The Fall of Rome The Decline of Rome • After Aurelius’s death, Commodus and the Severans ruled Rome. • After the Severans ended, Rome’s leadership grew weak, and the government grew corrupt. • With a weak government, the economy worsened. • A plague, or a disease that spreads widely, broke out and killed many people. (pages 318–320)
The Fall of Rome The Decline of Rome (cont.) • Inflation, or rapidly increasing prices, occurred because money became less valuable. • Invaders began pushing into the empire’s territory, and the Roman government could not pay Roman soldiers. • Emperor Diocletian tried to establish reforms that would improve the political situation. (pages 318–320)
The Fall of Rome The Decline of Rome (cont.) • Emperor Constantine tried to stop the empire’s decline. • He moved the capital city to Byzantium, and the city later became known as Constantinople. (pages 318–320)
The Fall of Rome How did inflation occur? The government put less gold in its coins to create more money to pay soldiers. People learned that the coins did not have as much gold in them, so they did not value the coins as highly.
The Fall of Rome Rome Falls • Theodosius became emperor after Constantine’s death. • Theodosius split the empire into two separate empires: the Western Roman Empire and the Eastern Roman Empire. • The Visigoths feared the Huns and asked Rome for protection. • In exchange, Rome required the Visigoths to be loyal to them. (pages 322–324)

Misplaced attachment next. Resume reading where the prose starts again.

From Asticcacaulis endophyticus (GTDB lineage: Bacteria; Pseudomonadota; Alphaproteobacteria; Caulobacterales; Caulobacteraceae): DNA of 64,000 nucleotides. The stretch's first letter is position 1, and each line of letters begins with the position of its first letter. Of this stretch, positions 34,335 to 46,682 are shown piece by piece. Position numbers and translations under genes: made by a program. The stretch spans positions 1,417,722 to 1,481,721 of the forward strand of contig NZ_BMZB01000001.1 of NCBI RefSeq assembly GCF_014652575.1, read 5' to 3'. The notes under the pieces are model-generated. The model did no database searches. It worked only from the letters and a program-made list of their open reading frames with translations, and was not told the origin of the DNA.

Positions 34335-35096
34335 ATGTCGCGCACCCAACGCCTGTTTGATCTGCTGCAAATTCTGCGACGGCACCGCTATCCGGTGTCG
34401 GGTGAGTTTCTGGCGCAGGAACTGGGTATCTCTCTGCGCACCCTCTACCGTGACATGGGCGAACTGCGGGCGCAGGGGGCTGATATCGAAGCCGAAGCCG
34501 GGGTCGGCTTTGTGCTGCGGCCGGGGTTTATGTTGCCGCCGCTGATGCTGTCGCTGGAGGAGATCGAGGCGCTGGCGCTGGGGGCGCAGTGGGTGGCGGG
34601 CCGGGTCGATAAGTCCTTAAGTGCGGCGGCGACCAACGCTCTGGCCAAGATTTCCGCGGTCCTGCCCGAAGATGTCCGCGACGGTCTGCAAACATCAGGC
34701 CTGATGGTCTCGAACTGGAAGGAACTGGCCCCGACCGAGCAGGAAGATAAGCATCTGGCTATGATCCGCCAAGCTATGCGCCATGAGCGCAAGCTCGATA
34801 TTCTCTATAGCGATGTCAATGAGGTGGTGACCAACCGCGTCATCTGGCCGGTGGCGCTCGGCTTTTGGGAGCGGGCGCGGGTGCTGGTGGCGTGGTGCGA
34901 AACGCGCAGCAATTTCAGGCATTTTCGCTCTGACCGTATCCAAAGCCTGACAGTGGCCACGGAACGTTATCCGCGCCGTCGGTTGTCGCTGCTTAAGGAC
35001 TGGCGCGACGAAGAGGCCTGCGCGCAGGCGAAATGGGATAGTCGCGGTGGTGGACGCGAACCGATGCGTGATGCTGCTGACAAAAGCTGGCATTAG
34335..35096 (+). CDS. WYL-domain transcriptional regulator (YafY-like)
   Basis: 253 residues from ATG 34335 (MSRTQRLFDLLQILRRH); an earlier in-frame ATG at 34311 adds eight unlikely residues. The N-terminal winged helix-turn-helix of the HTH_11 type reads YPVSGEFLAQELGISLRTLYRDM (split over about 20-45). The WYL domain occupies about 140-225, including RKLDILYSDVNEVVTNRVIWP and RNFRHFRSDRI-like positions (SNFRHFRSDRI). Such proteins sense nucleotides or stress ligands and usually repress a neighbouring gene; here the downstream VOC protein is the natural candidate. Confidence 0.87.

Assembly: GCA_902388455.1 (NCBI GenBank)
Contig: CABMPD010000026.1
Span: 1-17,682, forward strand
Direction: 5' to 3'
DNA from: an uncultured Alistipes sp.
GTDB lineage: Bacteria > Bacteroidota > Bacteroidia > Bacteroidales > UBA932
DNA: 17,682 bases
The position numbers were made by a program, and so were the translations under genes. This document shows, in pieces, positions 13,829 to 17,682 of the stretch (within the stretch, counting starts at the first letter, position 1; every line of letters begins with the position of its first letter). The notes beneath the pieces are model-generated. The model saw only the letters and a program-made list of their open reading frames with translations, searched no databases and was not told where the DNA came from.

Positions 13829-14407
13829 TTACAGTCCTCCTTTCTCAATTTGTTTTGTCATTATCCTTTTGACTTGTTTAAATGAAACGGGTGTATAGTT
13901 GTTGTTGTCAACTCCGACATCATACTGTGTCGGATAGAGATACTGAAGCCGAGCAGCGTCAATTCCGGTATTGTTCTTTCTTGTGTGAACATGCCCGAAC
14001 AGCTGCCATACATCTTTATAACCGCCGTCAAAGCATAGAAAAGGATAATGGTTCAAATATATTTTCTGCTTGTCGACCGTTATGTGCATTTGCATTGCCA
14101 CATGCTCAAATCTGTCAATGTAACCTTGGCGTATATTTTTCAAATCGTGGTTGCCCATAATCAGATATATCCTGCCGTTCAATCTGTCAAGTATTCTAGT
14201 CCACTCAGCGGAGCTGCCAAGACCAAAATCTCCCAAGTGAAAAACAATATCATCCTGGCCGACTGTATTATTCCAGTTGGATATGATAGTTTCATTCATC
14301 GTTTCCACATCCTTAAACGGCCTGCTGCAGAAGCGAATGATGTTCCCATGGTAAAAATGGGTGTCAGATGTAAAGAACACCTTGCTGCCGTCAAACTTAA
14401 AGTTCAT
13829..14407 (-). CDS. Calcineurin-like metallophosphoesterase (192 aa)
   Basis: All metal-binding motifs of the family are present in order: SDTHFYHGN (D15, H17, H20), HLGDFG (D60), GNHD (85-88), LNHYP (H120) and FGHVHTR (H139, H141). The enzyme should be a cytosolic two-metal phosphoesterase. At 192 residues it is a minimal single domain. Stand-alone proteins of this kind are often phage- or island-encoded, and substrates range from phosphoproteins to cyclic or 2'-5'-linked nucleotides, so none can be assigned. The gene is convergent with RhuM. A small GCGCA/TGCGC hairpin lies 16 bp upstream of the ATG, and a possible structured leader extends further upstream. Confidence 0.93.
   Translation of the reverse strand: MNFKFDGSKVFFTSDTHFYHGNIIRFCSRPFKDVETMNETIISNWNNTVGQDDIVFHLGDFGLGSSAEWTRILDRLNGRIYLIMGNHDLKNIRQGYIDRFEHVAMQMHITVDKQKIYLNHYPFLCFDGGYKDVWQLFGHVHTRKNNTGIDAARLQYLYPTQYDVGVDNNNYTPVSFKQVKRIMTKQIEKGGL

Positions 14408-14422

The Fall of Rome Rome Falls (cont.) • The Visigoths rebelled against the Romans and beat the Romans at the Battle of Adrianople. • More Germanic groups invaded Roman territory. (pages 322–324)
The Fall of Rome Rome Falls (cont.) • The Visigoth leader Alaric and his soldiers captured the city of Rome and burned it. (pages 322–324)
The Fall of Rome Rome Falls (cont.) • The Vandals overpowered Rome’s territories in Spain and northern Africa. • Then they entered Rome and destroyed buildings. • Odoacer was a Germanic leader who took control of Rome’s government from the emperor Romulus Augustulus. • This event marked the end of the Western Roman Empire. (pages 322–324)
The Fall of Rome Rome Falls (cont.) • A band of Visigoths killed Odoacer and set up a kingdom in Italy. • The Eastern Roman Empire continued to prosper after the fall of the Western Roman Empire. • It became known as the Byzantine Empire. (pages 322–324)
The Fall of Rome Why did the Visigoths rebel against the Romans? Although the Romans agreed to protect the Visigoths, they treated them badly. The Romans charged the Visigoths higher prices for food and kidnapped and enslaved many of them.
The Fall of Rome The Legacy of Rome • The law and government of the United States today is influenced by the laws and government of the ancient Romans. • The alphabet of the Latin language is used through the Western world today. • Many European languages stemmed from Latin. • Many English words come from Latin. (pages 325–326)
The Fall of Rome The Legacy of Rome (cont.) • Western architecture uses styles of the Romans, such as domes and arches. • Christianity began in the Roman Empire. (pages 325–326)
The Fall of Rome What ideas in the U.S. legal system came from the Roman system? We believe that all people are created equal, that people are innocent until proven guilty, that judges should be fair, and that the best form of government is a republic made up of equal citizens.
The Fall of Rome What social problems helped cause the empire’s decline? dishonest officials and a decline in respect for Roman values; widespread slavery; the people stopped serving in government and paying taxes; fewer people were educated
The Fall of Rome Why did the Roman government use Germanic warriors in its army? The Romans used Germanic warriors to help defend its borders.